A couple of commuters for ya.
It’s taken me a couple attempts to figure out how to make my commute in a sustainable manner. My commute is 30miles each way, 20miles of that being gravel with a river valley and a couple of creeks to cross on either end. I work 7:00 to 3:30 or 6:00 to 4:30 five days a week as a machinist. The rest of the time I’m just a bike nerd.
My first attempt was on my custom Badger CX bike setup for commuter duty. This bike was built to accomadate 29×2.0 tires with fenders and has Surly horizontal dropouts with a der tab for use with gearhubs/singlespeed use. Odd mix of rock solid components including a White Industry cassette hub, Schmitt Dynohub, Paul brakes, Square taper FSA crank, XT Shadow rear der, Shimano600 8sp brake shift levers, Thomson stem, Ritchey Biomax bars, Planet Bike Cascadia fenders, and Brooks saddle.
I tried riding a mock bicycle commutes a few times on weekends, it was taking me 2-3 hours to ride in depending on the wind and gravel conditions, and that wasn’t going to be an acceptable or sustainable commute five days a week.
I thought about adding an electric assist, but considering the conditions I would be putting it through and what I wanted out of it, it just wasn’t penciling out. So started brewing up ideas with other projects I’ve been wanting to try out. I started with an old Schwinn Homegrown and an Xtracycle kit and here’s what I ended up with:
It’s still a work in progress, but it has made the difference between being able to bike commute and being stuck in the steel cage, err, car.
My assist is designed to run the constant on the way in, boosting my avgerage speed to 30mph, hence cutting my commute time down to an hour regardless of conditions. The motor is a 33cc 4cycle Suburu/Robins with a centrifugal clutch, this drives a Staton-inc 18.75 to 1 two stage gear to gear reduction. I have a freewheel on the gear reduction which then drives a cog on my central jackshaft which then drives the rear wheel. There is also a freewheel on the jackshaft for the pedal chain, so the pedals freewheel separate form the motor drive, and the motor freewheels separate from the pedals. The motor is rated for a peak of 1.76Nm of torque at 5000rpm and a peak of 1.18kW power at 7000rpm. I geared my 80rpm cadence(my peak torque) to match the motor’s peak torque at 5000rpm. This puts the motor’s peak power at 7000rpm to my 110rpm cadence which is pretty close to my peak power.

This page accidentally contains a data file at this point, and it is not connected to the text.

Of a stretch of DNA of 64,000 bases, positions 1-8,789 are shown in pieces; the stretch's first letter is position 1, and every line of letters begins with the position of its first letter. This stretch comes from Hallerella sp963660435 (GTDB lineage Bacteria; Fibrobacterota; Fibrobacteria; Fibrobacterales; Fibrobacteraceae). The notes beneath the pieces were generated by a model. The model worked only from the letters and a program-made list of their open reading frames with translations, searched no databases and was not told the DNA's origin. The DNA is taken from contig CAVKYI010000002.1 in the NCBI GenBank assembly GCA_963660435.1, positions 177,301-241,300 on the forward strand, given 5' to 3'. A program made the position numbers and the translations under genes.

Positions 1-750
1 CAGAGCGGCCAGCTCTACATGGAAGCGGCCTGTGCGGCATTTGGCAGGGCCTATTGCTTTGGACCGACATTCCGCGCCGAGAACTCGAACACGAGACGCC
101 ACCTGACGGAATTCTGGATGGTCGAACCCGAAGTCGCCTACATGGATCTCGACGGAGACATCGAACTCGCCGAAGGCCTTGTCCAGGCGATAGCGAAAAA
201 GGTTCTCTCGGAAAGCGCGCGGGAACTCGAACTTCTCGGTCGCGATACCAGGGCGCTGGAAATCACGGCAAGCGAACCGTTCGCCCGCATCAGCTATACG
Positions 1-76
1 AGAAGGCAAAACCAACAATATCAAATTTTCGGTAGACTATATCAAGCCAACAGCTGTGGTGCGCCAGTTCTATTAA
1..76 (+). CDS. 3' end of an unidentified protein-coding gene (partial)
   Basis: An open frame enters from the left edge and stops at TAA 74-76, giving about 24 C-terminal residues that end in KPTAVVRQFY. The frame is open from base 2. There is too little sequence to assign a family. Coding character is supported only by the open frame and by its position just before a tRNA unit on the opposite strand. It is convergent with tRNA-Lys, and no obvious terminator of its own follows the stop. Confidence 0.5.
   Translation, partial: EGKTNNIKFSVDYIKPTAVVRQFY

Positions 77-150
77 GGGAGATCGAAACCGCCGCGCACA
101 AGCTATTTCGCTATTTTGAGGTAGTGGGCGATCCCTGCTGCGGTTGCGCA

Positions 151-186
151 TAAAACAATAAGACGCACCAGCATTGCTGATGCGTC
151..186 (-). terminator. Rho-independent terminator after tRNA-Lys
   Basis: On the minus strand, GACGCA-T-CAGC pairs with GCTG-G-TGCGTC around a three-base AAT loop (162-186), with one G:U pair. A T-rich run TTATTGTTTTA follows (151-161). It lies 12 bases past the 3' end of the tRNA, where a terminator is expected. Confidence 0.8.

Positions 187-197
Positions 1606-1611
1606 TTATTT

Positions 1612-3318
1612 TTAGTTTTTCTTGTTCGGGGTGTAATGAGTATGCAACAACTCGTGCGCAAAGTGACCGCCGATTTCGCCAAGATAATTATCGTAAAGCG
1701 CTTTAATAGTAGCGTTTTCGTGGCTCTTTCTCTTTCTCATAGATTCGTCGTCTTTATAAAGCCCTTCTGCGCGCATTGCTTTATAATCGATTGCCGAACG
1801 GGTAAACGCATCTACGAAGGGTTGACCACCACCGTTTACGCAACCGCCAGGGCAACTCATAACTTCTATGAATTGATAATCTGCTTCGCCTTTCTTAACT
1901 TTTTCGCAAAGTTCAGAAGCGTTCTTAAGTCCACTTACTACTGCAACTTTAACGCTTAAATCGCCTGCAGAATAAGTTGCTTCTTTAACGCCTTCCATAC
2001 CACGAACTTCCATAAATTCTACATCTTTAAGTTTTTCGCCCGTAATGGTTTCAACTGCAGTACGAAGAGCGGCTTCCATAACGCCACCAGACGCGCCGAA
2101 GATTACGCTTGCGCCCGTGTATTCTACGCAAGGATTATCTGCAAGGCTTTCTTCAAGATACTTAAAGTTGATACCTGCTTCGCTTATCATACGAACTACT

The final drive is through a Fallbrook Nuvinci continuously variable gear hub which allows a constant rpm input, helps maximize my fuel economy, and boosts my speeds. Geared the way it is now, running at full throttle unassisted, the motor is getting about 120mpg. More pedaling equals better fuel mileage and/or higher speeds.
I know my drivetrain is woefully inefficient, with the gear to gear reduction and all the chains open to the elements, but it was the somewhat readily available starting point and I was tired of waiting. The next version will be much improved with all the chains and gear to gear reduction replaced with a custom fully enclosed Gates cog belt drivetrain I’m working up to fit on a much stiffer Surly Big Dummy frame.
Fairing will make the next big difference. Originally my plan was to modify a moped as a recumbent frame and fair that, and I may still, but the Xtracycle sure opens the doors to carrying capacity. I’m not sure how the upright fairing will handle, I guess I’ll find out. I plan on keeping it low. I’ll tuck down to complete the shape for maximum efficiency, and sit up for stability on the sketchy sections of gravel and traffic, and retain the ability to stand and climb. I’m planning on using a combination of Zote, Coroplast, and Lycra or some other flexible material over a frame to keep my carrying capacity and maximize the usefulness of the bike. The lack of carrying capacity in velomobiles has been a pet peeve of mine for awhile. Fast is good, but what use is it if I can’t use it for anything?
Anyways, enough of my rambling. There’s a bit more info and insight on what I’ve been doing with this creature and what lead me to it on my blog here: www.nonconformcycling.blogspot.com —Dennis